Opening Day is near and the Pittsburgh Pirates are finally making some moves to put a winning team on the field.
I was born in Pittsburgh in November of 1991. I was technically alive (though probably not conscious) when the Pirates finished the 1992 season with 96 wins and 66 losses and lost to the Atlanta Braves in the National League Championship Series.
Since then, the Pirates have failed to win more games than they lost every season. My 17-year-old sister has never been alive for a winning season for the Pirates.
With one of the nicest ballparks in MLB, the Pirates still attract thousands of fans to home games despite poor performance on the field. Poor ownership, management and team chemistry have led to the longest winning season drought in ANY major professional league.
However, this year, the Pirates might finally hit the .500 mark. It is 2012 after all.
Maybe this was part of the Mayans prediction.
The pitching is...not terrible. Kevin Correia was selected as an All-Star last year along with closer Joel Hanrahan. The Pirates actually made a big splash in the offseason for the first time in a long time by acquiring A.J. Burnett, a starting pitcher in the 2009 World Series Champion New York Yankees' starting rotation. He is expected to be the team's ace once he returns from an injury to his eye.
The Buccos showed a lot of potential last year.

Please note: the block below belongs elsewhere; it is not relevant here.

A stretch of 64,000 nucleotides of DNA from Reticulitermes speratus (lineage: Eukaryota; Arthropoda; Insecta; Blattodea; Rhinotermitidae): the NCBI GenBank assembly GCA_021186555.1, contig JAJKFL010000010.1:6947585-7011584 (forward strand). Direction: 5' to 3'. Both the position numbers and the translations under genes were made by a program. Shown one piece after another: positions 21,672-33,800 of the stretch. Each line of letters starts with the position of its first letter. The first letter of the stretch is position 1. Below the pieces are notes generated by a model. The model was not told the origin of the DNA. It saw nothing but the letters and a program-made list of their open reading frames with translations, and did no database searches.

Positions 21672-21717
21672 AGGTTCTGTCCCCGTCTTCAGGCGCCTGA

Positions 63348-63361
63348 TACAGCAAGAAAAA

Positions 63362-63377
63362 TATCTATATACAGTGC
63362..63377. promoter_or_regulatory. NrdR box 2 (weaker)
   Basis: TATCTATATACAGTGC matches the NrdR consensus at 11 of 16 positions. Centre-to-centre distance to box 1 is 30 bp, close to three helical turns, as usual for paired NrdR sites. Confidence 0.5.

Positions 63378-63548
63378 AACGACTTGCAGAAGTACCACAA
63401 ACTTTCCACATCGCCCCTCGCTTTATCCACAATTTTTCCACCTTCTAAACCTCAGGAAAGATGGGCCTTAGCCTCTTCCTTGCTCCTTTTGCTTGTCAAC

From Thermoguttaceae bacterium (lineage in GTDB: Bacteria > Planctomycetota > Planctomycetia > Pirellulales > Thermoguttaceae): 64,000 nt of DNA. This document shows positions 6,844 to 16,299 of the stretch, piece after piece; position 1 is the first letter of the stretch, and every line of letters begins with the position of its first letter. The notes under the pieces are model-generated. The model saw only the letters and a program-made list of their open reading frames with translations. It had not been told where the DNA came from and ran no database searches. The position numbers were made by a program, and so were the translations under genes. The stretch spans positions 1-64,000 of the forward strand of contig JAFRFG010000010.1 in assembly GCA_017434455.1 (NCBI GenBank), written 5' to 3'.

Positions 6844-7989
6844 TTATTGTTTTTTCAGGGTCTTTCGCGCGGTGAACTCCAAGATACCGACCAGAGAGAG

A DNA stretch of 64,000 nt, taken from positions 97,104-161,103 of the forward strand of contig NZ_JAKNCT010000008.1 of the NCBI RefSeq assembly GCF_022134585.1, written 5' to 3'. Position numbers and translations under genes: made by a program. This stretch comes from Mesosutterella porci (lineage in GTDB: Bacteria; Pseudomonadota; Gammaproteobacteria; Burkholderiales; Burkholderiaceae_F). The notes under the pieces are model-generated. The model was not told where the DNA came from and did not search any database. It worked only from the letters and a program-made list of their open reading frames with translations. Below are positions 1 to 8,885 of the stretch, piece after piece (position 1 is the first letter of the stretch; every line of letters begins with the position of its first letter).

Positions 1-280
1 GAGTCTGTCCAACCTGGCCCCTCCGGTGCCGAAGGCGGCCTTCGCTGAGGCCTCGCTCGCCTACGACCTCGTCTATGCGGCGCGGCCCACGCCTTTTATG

At the end of July, they were in first place in the NL Central and showing they could win. The season started to fall apart (as usual) after a blown call led to a Pirates' loss to the Braves in a 19-inning game.
Can the Pirates finish the 2012 season with a winning record?
The Pirates are fairly young and still developing.
Outfielders Andrew McCutchen (25), Jose Tabata (23), and Alex Presley (26), third basemen Pedro Alvarez (25), second baseman Neil Walker (26) are emerging as leaders for the Pirates and have a drive to win.
Lastly, the NL Central is a weak division.
Albert Puljos no longer powers the Cardinals and Prince Fielder left Milwaukee—both of the NL Central's playoff representatives in last year's postseason. Both St. Louis and Milwaukee are still great teams, but maybe not quite as good as last season.
A few wins here and there against the division leaders, and the Pirates might be able to pull off a winning record.
Picking the Pirates as a playoff contender is a stretch, but an above .500 season is not.
There are 162 games in an MLB season, and for the first time in almost 20 years, the Pirates have a chance to contend (contend being the key word) for a playoff slot and finally end the depressing days for Pirates' fans.